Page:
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Local weather


The Observatory can accommodate up to 9 people in two dormitories, you need to bring your own sleeping bags and it is self-catering. As well as Birdwatchers, we welcome people from many areas of interest including Moths, Butterflies, Bugs and Beetles or just a general interest in Nature and the local environment. Please forward any Dungeness recording area records to the Warden.
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6th Sep

A Woodlark was found in the Desert while a small supply of other grounded migrants included ten Willow Warblers, seven Chiffchaffs, eight Blackcaps, two Whinchat and nine Wheatears. The main feature of the morning though was a massive movement of hirundines with conservative totals of 5000 House Martins, 4000 Swallows and 500 Sand Martins and a Greenshank, 26 Tree Sparrows, 70 Yellow Wagtails and four Grey Wagtails were also of note.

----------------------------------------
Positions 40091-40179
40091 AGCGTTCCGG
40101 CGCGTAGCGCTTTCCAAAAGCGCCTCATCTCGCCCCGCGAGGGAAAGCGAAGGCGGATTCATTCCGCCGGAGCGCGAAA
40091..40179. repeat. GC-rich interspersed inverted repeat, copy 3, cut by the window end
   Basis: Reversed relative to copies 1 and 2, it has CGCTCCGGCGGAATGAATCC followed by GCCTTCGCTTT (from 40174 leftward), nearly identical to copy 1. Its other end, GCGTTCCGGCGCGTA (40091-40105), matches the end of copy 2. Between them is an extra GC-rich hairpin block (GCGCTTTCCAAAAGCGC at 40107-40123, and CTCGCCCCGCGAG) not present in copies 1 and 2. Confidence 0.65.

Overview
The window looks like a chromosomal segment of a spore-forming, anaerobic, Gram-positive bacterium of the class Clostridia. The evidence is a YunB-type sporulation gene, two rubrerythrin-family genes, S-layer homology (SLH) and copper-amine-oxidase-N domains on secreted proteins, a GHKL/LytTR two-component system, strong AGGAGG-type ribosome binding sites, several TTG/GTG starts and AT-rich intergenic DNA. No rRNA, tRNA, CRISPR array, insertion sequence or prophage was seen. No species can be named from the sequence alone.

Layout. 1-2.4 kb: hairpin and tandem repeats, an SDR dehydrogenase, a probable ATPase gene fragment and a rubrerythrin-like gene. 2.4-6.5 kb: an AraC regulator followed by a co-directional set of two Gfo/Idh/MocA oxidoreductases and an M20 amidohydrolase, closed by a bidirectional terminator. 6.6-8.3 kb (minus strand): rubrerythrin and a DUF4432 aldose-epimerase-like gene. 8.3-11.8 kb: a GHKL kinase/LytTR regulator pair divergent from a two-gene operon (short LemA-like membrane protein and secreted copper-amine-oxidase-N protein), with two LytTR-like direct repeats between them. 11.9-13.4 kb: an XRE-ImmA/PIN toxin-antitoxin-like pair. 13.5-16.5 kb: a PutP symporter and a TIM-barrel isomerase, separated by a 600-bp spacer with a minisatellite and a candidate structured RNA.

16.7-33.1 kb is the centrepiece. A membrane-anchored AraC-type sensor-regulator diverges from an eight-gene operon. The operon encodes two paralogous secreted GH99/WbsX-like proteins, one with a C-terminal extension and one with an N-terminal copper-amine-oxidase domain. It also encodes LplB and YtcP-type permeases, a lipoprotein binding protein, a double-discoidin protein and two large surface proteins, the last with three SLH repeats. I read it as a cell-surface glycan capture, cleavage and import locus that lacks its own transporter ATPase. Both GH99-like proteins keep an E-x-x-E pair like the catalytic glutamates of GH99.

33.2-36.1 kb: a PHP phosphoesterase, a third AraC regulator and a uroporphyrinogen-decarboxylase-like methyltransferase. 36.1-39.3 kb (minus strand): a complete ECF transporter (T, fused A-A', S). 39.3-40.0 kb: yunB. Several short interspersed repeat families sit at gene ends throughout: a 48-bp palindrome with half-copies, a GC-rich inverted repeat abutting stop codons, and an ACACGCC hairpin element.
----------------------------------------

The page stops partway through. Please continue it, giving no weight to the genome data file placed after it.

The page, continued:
House Martins Delichon urbicum   Dungeness   6th September 2023

The sea was very quiet with just two Gadwall, an Arctic Skua and the first Red-throated Diver of the autumn. 

Three Porpoises and a Grey Seal were feeding offshore.

The moth traps produced a Portland Ribbon Wave and a Beautiful Marbled but the highlight was a Parent Shieldbug which appears to be a new species for the Observatory.

Portland Ribbon Wave Idaea degenaria   Dungeness   6th September 2023
Beautiful Marbled Eublema purpurina   Dungeness   6th September 2023

Parent Shieldbug Elasmucha grisea   Dungeness   6th September 2023

Four Mediterranean Stick-insects were found in the Observatory.